Intraventricular craniopharyngioma: morphological analysis and outcome evaluation of 17 cases

Acta Neurochir (2011) 153:773–784. DOI 10.1007/s00701-010-0938-5

There is still some confusion with regard to the tumor–third ventricle floor (3rd VF) relationship of craniopharyngiomas located exclusively within the third ventricle. This study aims to provide some evidence to clarify the growth pattern of intraventricular craniopharyngiomas (IVC), and to summarize the surgical strategy and outcome.

Methods Seventeen cases of IVC were reviewed retrospectively in relation to preoperative imaging, clinical presentation, intraoperative findings, tumor pathology, and surgical outcome. The tumor–3rd VF relationship and the tumor’s stratification were analyzed based on intraoperative inspection and histology.

Findings: Variable adherence patterns of IVC to the 3rd VF were found, which were classified as (a) purely IVC with pedicle attachment to 3rd VF (two cases), (b) intra-3rd VF tumors with wide-based attachment but a dissectible tumor boundary (seven cases), and (c) intra-3rd VF tumors with an undissectible wide, tight attachment (eight cases). Histological analysis revealed that both of the two cases with growth pattern “a” intruded into the third ventricular cavity without a covering layer of neural tissue (which only exists in the squamous-papillary subtype). Tumors with growth pattern “b” and “c,” in contrast, were noted to have a thin layer of neural tissue. This occurred in both subtypes (11 adamantinomatous, 4 papillary). Total removal was accomplished in all tumors demonstrating growth pattern “a” and “b.” There was also better preservation of the 3rd VF and consequently a better outcome. On the other hand, total removal was only achieved in 50% of tumors showing growth pattern “c” including one mortality. No recurrence has been encountered in patients whose tumors were totally removed.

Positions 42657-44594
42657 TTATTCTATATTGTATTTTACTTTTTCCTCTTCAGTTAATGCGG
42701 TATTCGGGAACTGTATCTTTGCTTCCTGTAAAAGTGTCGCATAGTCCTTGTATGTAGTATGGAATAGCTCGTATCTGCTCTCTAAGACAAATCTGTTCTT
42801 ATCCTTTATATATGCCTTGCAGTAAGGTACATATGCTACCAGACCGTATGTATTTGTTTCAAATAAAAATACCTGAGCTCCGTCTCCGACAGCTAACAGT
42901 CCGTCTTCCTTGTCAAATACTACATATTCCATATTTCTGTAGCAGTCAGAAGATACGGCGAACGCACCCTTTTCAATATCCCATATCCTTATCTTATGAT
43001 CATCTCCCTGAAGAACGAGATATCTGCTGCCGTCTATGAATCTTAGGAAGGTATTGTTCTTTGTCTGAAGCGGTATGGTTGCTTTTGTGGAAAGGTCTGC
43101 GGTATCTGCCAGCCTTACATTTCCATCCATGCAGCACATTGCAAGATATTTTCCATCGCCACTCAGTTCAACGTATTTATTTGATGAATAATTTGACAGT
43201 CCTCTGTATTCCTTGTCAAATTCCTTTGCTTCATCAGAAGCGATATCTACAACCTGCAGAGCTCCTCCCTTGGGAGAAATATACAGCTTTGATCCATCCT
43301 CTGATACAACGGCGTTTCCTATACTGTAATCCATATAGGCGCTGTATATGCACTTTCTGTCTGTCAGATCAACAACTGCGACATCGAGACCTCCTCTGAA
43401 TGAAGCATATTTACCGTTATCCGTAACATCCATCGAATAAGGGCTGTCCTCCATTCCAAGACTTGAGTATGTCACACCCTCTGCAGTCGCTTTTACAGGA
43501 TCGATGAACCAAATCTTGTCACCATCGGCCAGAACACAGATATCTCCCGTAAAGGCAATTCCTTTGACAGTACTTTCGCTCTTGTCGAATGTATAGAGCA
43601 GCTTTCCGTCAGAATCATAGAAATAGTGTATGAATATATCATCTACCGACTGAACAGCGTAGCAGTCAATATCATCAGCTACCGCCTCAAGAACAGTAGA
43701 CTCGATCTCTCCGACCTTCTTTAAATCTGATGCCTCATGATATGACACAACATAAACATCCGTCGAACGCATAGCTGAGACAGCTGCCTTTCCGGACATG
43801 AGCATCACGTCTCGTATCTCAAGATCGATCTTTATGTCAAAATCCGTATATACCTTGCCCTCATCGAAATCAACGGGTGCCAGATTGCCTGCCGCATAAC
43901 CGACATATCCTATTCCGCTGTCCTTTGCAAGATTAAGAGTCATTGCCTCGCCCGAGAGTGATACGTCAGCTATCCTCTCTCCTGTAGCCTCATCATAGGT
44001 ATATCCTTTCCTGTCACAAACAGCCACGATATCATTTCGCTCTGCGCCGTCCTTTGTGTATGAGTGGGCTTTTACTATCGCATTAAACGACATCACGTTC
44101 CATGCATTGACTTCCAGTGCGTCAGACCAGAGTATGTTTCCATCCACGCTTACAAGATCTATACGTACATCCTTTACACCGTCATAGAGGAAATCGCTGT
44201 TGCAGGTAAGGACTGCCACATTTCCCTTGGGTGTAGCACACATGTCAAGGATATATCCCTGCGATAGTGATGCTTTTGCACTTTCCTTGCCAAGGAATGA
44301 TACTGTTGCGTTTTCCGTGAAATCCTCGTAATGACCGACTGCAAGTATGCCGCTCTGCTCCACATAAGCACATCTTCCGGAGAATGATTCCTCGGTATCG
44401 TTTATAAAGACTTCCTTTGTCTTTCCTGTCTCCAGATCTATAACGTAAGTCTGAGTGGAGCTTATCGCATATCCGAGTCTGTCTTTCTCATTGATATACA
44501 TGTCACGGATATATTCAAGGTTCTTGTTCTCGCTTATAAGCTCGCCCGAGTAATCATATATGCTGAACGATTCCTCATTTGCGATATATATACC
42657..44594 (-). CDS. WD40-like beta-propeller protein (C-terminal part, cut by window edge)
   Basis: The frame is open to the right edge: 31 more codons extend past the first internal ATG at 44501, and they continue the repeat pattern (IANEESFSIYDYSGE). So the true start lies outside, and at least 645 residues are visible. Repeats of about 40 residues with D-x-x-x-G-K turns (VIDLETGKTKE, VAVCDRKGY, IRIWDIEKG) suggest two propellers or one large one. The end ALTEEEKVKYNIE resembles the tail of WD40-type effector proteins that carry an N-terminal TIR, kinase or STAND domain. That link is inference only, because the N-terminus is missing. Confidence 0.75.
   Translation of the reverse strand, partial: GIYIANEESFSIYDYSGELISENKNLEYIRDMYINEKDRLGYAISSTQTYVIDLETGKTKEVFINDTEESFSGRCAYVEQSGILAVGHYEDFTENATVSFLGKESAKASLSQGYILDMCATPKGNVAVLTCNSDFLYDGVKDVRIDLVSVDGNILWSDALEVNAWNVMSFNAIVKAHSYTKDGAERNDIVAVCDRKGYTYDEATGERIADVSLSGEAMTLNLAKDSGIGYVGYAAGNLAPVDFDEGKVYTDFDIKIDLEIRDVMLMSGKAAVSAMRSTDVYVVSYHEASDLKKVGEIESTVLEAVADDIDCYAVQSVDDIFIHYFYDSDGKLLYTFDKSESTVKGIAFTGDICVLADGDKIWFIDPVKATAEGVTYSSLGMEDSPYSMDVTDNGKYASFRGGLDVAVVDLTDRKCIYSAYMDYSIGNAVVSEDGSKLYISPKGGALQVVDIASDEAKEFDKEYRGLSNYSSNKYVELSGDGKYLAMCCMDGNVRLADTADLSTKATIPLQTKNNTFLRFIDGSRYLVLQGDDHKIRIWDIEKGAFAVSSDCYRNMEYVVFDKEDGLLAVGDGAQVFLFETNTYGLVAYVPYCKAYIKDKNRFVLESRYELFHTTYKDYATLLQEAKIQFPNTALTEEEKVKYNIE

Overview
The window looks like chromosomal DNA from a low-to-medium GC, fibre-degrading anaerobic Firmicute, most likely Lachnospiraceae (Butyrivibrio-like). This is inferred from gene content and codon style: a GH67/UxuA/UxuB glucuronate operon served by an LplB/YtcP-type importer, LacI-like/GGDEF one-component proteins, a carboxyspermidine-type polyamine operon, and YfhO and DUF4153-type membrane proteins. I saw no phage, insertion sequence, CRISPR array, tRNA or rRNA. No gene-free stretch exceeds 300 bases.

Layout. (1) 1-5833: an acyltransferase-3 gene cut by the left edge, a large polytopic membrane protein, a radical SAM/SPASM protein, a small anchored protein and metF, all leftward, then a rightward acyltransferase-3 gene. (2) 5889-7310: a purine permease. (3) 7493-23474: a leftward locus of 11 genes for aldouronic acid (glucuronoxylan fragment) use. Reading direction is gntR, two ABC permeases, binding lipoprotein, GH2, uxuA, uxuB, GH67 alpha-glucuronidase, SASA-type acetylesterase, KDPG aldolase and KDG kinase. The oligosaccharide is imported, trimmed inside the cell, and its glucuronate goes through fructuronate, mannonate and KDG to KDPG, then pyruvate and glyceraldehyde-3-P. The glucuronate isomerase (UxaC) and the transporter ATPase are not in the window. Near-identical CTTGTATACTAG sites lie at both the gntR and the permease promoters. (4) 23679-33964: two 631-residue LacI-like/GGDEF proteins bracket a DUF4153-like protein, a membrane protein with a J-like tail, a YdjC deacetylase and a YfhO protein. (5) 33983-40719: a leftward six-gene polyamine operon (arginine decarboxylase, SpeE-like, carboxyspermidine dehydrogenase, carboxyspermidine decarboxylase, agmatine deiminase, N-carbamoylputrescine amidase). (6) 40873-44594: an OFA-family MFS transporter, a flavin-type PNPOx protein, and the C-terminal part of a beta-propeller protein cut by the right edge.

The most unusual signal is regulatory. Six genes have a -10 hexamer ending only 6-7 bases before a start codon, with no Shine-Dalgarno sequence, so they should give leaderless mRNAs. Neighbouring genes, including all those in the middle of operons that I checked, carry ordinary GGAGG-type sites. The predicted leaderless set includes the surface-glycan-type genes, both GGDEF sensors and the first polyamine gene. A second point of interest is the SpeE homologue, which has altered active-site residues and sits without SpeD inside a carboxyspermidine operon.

Conclusion Variable adherence patterns and tumor subtypes were observed in IVCs, which were correlated to the tumor pathology, resectability, and subsequent prognosis.